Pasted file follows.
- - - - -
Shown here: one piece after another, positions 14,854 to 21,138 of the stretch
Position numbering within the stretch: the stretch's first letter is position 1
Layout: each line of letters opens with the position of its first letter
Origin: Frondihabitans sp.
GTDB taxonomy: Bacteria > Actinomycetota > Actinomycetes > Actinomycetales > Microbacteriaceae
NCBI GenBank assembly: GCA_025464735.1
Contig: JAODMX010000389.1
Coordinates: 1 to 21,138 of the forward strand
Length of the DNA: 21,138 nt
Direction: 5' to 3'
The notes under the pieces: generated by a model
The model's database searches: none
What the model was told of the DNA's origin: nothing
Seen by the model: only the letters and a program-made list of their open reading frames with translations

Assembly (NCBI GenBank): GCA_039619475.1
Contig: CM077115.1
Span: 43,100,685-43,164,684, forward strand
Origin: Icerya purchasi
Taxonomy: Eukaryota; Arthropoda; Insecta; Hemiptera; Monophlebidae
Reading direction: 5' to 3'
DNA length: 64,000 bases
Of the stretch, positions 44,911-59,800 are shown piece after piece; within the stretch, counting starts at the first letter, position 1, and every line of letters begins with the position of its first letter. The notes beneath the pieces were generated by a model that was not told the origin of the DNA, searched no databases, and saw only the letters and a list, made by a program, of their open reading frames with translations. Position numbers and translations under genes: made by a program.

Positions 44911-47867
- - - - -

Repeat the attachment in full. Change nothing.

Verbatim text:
Shown here: one piece after another, positions 14,854 to 21,138 of the stretch
Position numbering within the stretch: the stretch's first letter is position 1
Layout: each line of letters opens with the position of its first letter
Origin: Frondihabitans sp.
GTDB taxonomy: Bacteria > Actinomycetota > Actinomycetes > Actinomycetales > Microbacteriaceae
NCBI GenBank assembly: GCA_025464735.1
Contig: JAODMX010000389.1
Coordinates: 1 to 21,138 of the forward strand
Length of the DNA: 21,138 nt
Direction: 5' to 3'
The notes under the pieces: generated by a model
The model's database searches: none
What the model was told of the DNA's origin: nothing
Seen by the model: only the letters and a program-made list of their open reading frames with translations

Assembly (NCBI GenBank): GCA_039619475.1
Contig: CM077115.1
Span: 43,100,685-43,164,684, forward strand
Origin: Icerya purchasi
Taxonomy: Eukaryota; Arthropoda; Insecta; Hemiptera; Monophlebidae
Reading direction: 5' to 3'
DNA length: 64,000 bases
Of the stretch, positions 44,911-59,800 are shown piece after piece; within the stretch, counting starts at the first letter, position 1, and every line of letters begins with the position of its first letter. The notes beneath the pieces were generated by a model that was not told the origin of the DNA, searched no databases, and saw only the letters and a list, made by a program, of their open reading frames with translations. Position numbers and translations under genes: made by a program.

Positions 44911-47867